Votes: 29 of 52 (21 Facebook, 1 Facebook Messenger, 5 Reddit, 1 Discord, 1 Anglish Moot) (55.76%).

  • 08) Inclusive of all Germanic words (A-B, C, E, F, I) + Old French/Anglo-Norman (G) but removing later Latinate inkhorn words (H).

Votes: 1 of 52 (1 Facebook) (1.92%).

  • 09) Retentive of all words currently in the English language (A-J), but with a preference for its Germanic heritage and revived words.

Votes: 3 of 52 (3 Facebook) (5.76%).

  • 10) Retentive of all words currently in the English language (A-J), but with a preference for its Germanic heritage with no revivals.

Votes: 0

  • AND 3 votes (Facebook) (5.76%) for different varieties which are not covered above.

Cavallero (talk) 22:51, November 25, 2018 (UTC)

Hello, Caballero. Sorry for taking so long. I just got back from school after writing my last exam paper. I vote 07. Latinate words borrowed in PgmC can stay.ShalinP (talk) 07:17, November 26, 2018 (UTC)

Hi ShalinP

The One Rikes Of America

Your above contribution is not, in my opinion, an attested  word.   I am  however  O.K  with the word itself,  as all words in the phrase are derived from Old English.

There is  generally confusion among contributors over what is an attested word and what is an unattested word.   A word needs to be recorded in an accredited dictionary,  such as one the Oxford,  Webster, Funkk and Wagnall, Wiktionary**   etc.  to be attested.   For example, the words " dove" (advocate of peace or peaceful policies));  "hawk" (advocate of aggressive warlike policy,  and warmonger are attested words.   However the word 'frith-weaver'  (despite being a combination of  words derived from Old English) is not an attested word,  as it not found in any  accredited dictionary.  As you are looking at many matters regarding the future direction of the Moot,  this confusion  needs to be clarifed. 

    •   While the Wiktionary is a great source of many useful words, there is a concern that its etymologies are at times outdated and inaccurate.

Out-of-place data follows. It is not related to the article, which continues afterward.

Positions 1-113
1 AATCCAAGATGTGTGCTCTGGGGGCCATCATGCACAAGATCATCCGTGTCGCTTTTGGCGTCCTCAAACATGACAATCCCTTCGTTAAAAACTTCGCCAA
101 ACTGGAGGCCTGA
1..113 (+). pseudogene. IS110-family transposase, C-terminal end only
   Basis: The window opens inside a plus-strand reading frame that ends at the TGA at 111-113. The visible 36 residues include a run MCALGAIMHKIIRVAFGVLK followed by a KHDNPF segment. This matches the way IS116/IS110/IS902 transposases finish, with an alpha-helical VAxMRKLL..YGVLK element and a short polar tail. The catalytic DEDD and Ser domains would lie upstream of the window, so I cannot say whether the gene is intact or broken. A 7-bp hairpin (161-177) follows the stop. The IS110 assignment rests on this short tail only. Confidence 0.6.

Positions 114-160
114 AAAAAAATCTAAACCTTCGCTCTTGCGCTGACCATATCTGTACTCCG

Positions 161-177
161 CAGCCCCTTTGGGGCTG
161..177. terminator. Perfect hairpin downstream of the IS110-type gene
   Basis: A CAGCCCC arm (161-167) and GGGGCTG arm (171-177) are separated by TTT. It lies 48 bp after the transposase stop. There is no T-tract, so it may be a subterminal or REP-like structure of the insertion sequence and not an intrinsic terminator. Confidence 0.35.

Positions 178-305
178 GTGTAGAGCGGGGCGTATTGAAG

Sholto (talk) 09:52, December 4, 2018 (UTC)

Hello, Sholto. I have brooked "The Oned Rikes of America" as attested instead of unattested as the word itself has been brooked in other leafs of the Wiki. Sorry if I did something wrong but I believe it is attested, if it can be written in other bits of the Wiki other than the wordbook.ShalinP (talk) 12:00, December 4, 2018 (UTC)

Discord Edit

Are you on "Discord"? Let's speak there. I am MýnÆnglishTáwk#1514 . MýnÆnglishTáwk (talk) 19:08, May 17, 2019 (UTC)

Yeah, sure! This Discord is a great ord to be. Not now, though, since my exams start in a week and go on for three more weeks! I'm sure that thereafter it shall be likely. I'll find my Discord name once all this is done. Also, it is easier for my to write, then to speak. I'd rather not upset the rest of the house with any cling-clang. They'll probably not like talking, but if I type they most likely won't mind. They'd not even know about it! If we can talk though, I'll let  thee know.  Until then, let's keep on working on againbuilding English, to be the tongue it was meant to be! I'll still be thinking of Speechcraft with all four hades and falls ("cases")! I wonder if thou canst speak Theetch and art into Theetch's cleanliness as well! ShalinP (talk) 19:46, May 17, 2019 (UTC)

Yep, I am into its cleanliness! I am looking forward to speaking (or writing) with you there! MýnÆnglishTáwk (talk) 19:29, May 18, 2019 (UTC)

Is it all good, if we thouten each other? ShalinP (talk) 06:43, May 19, 2019 (UTC)

Yeah, that is good. Although, "you" is also a Germanish word itself, so it is good to keep it in Anglish. MýnÆnglishTáwk (talk) 14:57, May 19, 2019 (UTC)

Yeah, all three (you, thou, ye) are Germanish, only that "you" is when man doesn't know who he is talking to and would like to be well-mannered. Since we know each other, and want to be friendly, we'll thouten each other.  Since thouten is a Middle English word, without a child word, what would its child word be in Chancery English? Only keep "thouten?" ShalinP (talk) 15:14, May 19, 2019 (UTC)

We can keep "thouten", as it is a good word. But its child word is "thou" (which is a doing-word here; a byspel of it would be "I thoued him" or "let's thou each other"). MýnÆnglishTáwk (talk) 17:04, May 19, 2019 (UTC)

So, how did they all go? All good? MýnÆnglishTáwk (talk) 21:06, June 29, 2019 (UTC)

Oh, yeah. From 10 marks, 4 80s and 3 90s! Now that I'm all done (I've been so busy this past week), we shall find a way to chat on Discord! Let me do this tomorrow (today is another busy day!) ShalinP (talk) 11:37, June 30, 2019 (UTC)

That is good to hear! MýnÆnglishTáwk (talk) 17:47, July 1, 2019 (UTC)

With chatting on "Discord", I'm ready when you are! My tag is MýnÆnglishTáwk#1514 . MýnÆnglishTáwk (talk) 16:42, July 6, 2019 (UTC)

Right, I sent a friend request. I have been so busy and still am; I'm not so sure when I'll truly get the time to chat, but I've done what I need to so far!

Hello!Edit

Are you still around? It would be good to talk again some time. MýnÆnglishTáwk (talk) 21:05, March 31, 2020 (UTC)